The tender calls for a new team that would be ready to join the field for the start of either next year's world championship or the season after. The motorsport governing body outlined several criteria by which it would determine a candidate's suitability, including its technical capabilities and resources, financial viability, experience and the overall value it would bring to the series. The FIA did warn, however, that if "no applicant is considered suitable," then none would be selected.
If a new team is found to take part in the series, it wouldn't be the only one: the US-based Haas team is set to join the grid next season with considerable NASCAR experience in its corner as well as support from Ferrari. Prior to Haas, the last time new teams were added to the series was in 2010 when Caterham (née Lotus), Manor (Virgin) and HRT (Hispania) joined the field. However, both Caterham and HRT have since folded, and Manor isn't in particularly sound health either.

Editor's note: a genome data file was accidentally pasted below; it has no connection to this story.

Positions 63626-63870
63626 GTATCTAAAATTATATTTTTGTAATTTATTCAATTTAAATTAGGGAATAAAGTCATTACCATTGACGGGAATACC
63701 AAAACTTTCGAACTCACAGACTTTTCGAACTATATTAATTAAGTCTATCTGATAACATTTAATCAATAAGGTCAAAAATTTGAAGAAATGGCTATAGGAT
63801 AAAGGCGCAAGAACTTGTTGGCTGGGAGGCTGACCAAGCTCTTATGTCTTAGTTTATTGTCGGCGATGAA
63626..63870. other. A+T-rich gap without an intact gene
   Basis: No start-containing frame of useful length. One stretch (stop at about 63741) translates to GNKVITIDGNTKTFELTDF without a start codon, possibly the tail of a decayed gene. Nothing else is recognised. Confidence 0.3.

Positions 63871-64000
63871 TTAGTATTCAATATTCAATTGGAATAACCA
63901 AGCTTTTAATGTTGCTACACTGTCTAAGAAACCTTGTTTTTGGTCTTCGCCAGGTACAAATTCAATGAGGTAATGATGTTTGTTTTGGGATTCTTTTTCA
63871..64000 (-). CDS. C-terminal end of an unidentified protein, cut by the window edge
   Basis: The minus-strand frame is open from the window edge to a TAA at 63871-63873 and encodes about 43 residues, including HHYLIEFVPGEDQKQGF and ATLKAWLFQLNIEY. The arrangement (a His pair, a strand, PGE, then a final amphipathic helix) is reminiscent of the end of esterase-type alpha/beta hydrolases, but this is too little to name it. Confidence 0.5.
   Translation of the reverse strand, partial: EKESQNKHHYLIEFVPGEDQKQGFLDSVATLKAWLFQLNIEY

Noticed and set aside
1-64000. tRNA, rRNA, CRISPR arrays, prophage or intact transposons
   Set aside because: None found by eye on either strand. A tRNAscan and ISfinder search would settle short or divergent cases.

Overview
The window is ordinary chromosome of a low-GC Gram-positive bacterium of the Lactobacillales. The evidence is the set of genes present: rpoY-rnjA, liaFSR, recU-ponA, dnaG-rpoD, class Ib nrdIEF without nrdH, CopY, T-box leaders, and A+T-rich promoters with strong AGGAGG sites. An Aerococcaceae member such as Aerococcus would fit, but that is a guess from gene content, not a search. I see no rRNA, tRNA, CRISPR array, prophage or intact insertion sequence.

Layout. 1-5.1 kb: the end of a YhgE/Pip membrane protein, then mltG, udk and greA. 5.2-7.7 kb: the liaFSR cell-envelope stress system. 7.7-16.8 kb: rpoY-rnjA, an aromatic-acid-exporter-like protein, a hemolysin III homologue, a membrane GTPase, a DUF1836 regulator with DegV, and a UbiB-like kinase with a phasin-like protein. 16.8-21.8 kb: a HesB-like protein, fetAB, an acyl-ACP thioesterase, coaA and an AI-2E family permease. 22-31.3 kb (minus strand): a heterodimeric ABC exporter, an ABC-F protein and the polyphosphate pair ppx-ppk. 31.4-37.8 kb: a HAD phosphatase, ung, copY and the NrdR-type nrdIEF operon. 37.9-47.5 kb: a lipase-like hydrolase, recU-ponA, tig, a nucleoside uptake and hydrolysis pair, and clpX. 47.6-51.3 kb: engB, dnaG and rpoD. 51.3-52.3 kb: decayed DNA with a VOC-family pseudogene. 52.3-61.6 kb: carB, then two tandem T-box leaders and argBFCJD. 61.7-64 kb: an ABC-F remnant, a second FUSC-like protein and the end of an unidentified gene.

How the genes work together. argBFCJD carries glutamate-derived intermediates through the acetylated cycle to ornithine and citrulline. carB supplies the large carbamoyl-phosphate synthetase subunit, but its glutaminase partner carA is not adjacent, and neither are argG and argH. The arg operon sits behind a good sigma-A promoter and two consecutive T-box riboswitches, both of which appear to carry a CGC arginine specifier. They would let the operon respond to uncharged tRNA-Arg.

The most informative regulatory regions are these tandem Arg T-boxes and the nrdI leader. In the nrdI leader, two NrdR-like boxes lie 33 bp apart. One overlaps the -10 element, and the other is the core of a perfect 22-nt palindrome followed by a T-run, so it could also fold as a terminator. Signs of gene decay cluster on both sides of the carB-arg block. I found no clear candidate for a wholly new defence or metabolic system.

Assuming that Manor can stay afloat, the addition of Haas and another team would bring the field from the ten teams (or 20 cars) competing this season back up to the 12 teams (24 cars) it was at just a few years ago. What puzzles us is just what exactly the point is in opening up the application process for new "expansion" teams when the licenses already allotted to HRT and Caterham have still yet to be snapped up by any interested parties.
One way or another, if another team were found, it would likely emerge from the existing outfits currently competing in high-level feeder series like GP2, Formula 3, Formula Renault or even Indy. Stepping up from a spec-racing series, however, would require any new team to design and construct their own chassis and field two of them in what is arguably still the most competitive racing series in the world.